By: Karl Wulf



When you own your home, things are going to break and, unless you want to spend your money on visits from a neighborhood handyman, you’re going to need to fix them yourself. Luckily, you don’t need an arsenal of tools to handle most home maintenance fixes. These few tools will cover most of your basic projects.

  1. Screwdriver Set: The simple beauty of screwdrivers makes them the ideal tools to tighten cabinet hardware, install light switches, and crack open the lids on metal paint cans. A basic set should include a couple of sizes of Robertson (Square Head), Phillips (Star Head), Slot Head (Flat Head).  It can also be helpful to have a stubby multibit screwdriver to get into tight spots.
  2. Tape Measure: Keep it on hand to measure anything from the wall area for a paint project to the thickness of lumber at the home center—where you'll learn that a 2x4 is not exactly 2 by 4 inches. 
  3. Tool Box: Keeping your collection of drivers, screws, and bolts in an easy-to-haul toolbox keeps things organized and handy. Look for a sutrdy cloth bag with a zipper, outside pockets and a shoulder strap.
  4. Hammer: A 16-ounce smooth-faced claw hammer with a fibreglass handle is easy to manage for driving nails into walls to hang pictures and knocking together ready-to-assemble furniture.  The curved claw is useful for pulling out the nails that inevitably get bent. 
  5. Duct Tape: For quick fixes around the house, this supersticky tape adheres to just about anything and has a thick, woven backing that is thicker than most rolls, yet easy rip to length. Use it to repair torn tarps, broken buckets, and just about everything except ducts.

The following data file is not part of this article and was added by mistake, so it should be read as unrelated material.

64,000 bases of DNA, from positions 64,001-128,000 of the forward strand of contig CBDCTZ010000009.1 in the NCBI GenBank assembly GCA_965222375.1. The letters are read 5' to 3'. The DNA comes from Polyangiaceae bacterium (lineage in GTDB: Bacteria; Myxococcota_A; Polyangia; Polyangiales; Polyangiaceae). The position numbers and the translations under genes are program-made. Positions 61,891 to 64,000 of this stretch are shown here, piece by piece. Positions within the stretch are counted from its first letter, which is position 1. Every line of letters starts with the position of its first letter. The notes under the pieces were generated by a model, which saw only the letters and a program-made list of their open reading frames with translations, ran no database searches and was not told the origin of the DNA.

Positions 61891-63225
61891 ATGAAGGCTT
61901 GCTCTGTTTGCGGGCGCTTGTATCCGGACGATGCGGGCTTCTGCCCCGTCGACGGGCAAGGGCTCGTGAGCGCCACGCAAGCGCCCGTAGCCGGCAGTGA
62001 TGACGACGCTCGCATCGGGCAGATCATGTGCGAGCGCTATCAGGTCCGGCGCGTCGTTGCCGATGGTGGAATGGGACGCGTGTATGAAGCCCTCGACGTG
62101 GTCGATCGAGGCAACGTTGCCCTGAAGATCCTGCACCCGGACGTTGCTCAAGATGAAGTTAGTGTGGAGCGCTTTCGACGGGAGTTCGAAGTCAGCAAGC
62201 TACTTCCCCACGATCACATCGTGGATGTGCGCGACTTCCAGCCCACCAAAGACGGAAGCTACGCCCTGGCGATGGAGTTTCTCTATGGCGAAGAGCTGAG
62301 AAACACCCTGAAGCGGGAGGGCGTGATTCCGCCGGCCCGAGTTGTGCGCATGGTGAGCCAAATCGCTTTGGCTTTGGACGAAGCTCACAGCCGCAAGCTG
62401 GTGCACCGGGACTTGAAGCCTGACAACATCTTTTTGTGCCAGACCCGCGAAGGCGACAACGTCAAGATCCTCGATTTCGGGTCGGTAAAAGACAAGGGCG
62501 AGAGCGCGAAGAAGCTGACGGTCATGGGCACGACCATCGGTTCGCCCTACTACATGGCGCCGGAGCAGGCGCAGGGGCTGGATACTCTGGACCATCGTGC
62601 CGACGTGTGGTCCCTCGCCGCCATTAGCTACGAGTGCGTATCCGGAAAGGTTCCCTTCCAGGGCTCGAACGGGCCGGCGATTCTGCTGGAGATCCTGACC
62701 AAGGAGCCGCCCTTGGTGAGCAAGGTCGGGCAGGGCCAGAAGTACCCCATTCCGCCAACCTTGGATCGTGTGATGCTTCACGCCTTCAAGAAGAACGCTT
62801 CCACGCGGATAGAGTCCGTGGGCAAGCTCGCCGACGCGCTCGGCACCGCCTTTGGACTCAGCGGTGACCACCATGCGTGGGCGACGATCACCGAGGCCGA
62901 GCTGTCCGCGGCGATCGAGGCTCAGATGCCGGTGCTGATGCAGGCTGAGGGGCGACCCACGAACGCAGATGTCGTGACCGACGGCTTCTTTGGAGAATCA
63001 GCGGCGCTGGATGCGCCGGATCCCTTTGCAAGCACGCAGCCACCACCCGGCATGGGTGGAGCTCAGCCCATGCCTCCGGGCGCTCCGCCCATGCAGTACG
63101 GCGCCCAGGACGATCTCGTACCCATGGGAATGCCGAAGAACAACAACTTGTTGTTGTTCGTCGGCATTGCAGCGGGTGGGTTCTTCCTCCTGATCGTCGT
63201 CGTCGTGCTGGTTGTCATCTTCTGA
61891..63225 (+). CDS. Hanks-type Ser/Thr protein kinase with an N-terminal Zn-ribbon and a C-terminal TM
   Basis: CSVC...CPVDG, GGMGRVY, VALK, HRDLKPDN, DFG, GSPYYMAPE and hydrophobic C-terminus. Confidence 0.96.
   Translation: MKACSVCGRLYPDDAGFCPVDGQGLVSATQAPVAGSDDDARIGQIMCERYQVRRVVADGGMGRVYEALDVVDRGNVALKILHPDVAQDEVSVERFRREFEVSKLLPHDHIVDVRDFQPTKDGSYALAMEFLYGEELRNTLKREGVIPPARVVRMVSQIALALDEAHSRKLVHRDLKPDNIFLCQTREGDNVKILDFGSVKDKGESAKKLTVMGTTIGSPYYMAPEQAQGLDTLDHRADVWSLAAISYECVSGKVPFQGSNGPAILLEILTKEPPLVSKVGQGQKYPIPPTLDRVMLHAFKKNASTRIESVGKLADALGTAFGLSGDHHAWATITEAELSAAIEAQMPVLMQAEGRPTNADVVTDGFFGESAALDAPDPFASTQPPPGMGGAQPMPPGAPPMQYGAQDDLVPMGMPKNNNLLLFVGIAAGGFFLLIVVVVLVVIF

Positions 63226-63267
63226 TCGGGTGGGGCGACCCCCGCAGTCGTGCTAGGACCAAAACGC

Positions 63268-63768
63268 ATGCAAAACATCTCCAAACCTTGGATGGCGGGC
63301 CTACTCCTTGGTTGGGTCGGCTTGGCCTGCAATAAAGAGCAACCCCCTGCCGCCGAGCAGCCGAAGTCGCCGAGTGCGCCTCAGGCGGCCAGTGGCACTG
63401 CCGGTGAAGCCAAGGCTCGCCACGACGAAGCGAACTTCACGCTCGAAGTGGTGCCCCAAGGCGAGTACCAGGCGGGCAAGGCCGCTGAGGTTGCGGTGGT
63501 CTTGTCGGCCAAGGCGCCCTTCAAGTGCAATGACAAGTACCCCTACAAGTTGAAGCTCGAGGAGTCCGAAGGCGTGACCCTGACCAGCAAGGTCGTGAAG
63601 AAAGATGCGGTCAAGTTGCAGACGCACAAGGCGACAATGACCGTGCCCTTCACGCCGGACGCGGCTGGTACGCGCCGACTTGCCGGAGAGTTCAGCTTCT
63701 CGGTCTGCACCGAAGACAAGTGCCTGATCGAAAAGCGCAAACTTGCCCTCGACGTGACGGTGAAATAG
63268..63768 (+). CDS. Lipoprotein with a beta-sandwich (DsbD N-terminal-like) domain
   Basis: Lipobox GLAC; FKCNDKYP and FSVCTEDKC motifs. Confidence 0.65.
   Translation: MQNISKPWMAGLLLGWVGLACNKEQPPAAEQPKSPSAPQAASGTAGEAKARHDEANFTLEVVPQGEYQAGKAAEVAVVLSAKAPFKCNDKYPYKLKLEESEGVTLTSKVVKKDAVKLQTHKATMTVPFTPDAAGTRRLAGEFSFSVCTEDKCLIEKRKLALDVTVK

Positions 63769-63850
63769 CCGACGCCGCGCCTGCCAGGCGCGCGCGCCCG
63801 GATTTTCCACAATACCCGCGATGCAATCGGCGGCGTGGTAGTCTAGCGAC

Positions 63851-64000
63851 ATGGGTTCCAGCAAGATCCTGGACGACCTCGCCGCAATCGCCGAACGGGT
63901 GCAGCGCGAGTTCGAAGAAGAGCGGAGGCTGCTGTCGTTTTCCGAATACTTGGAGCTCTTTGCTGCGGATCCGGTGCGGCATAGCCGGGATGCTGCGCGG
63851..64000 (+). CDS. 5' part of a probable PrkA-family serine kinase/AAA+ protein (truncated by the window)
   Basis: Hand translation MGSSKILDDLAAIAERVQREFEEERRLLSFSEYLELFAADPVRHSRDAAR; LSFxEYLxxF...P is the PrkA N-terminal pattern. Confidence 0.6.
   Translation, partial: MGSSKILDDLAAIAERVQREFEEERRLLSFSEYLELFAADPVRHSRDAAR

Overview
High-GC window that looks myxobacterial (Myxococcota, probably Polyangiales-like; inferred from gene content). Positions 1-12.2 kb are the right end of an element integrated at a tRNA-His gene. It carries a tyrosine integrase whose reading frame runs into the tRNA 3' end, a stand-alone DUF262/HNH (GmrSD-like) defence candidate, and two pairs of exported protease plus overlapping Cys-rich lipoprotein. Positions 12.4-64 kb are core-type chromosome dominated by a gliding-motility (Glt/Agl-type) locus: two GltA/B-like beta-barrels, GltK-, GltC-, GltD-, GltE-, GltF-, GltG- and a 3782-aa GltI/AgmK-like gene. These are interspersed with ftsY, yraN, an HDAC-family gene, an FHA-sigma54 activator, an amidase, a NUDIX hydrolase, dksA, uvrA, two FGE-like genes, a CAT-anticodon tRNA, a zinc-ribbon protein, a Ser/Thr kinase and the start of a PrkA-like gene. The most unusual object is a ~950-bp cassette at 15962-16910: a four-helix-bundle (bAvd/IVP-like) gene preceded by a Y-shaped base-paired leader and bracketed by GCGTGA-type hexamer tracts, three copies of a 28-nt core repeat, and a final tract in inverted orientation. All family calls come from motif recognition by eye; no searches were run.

6. Flashlight: With a rechargeable worklight that you leave plugged in, you won't have to go looking for fresh batteries the next time the breaker trips or when you have work to do inside a dark sink cabinet.
  7. Set of Pliers: Use them to straighten bent power-cord plugs, replace old showerheads, slice wiring, and get a good grip on just about anything.   A basic set should include needle nose, channel lock and cutters.
  8. Utility Knife (aka box cutter): You'll be reaching for this tool again and again to open boxes, sharpen pencils, and shave wood. Spend a little more upfront for one with a comfortable rubber-covered handle and built-in blade storage. Then you're more likely to pop in a fresh blade rather than forcing a dull one, which isn't safe.
  9. Putty Knife:  Just the tool you need to spread a smidgen of spackling compound, reglaze a window, or scrape off paint or wallpaper. Purchase one with a flexible 2-inch-wide blade for general purpose repairs, if you need to repair a larger hole, you'll want to move up to bigger blade.
  10. Adjustable Wrench:You need one to tighten and assemble all manner of swing sets and appliances as well as plumbing fixtures. Find a set with a longer handle (for when you need extra leverage to free a stuck nut) and a shorter handle (for when space is tight).
Lastly, watch for sales and pick up a decent battery powered drill and a package of assorted drill bits and screwdriver bits.  You don't want to buy anything too cheap as it won't have enough power.  Try and stick to lighter weight and when possible, get the extra battery and a quick charge charger to save you stopping in the middle of your job to plug in.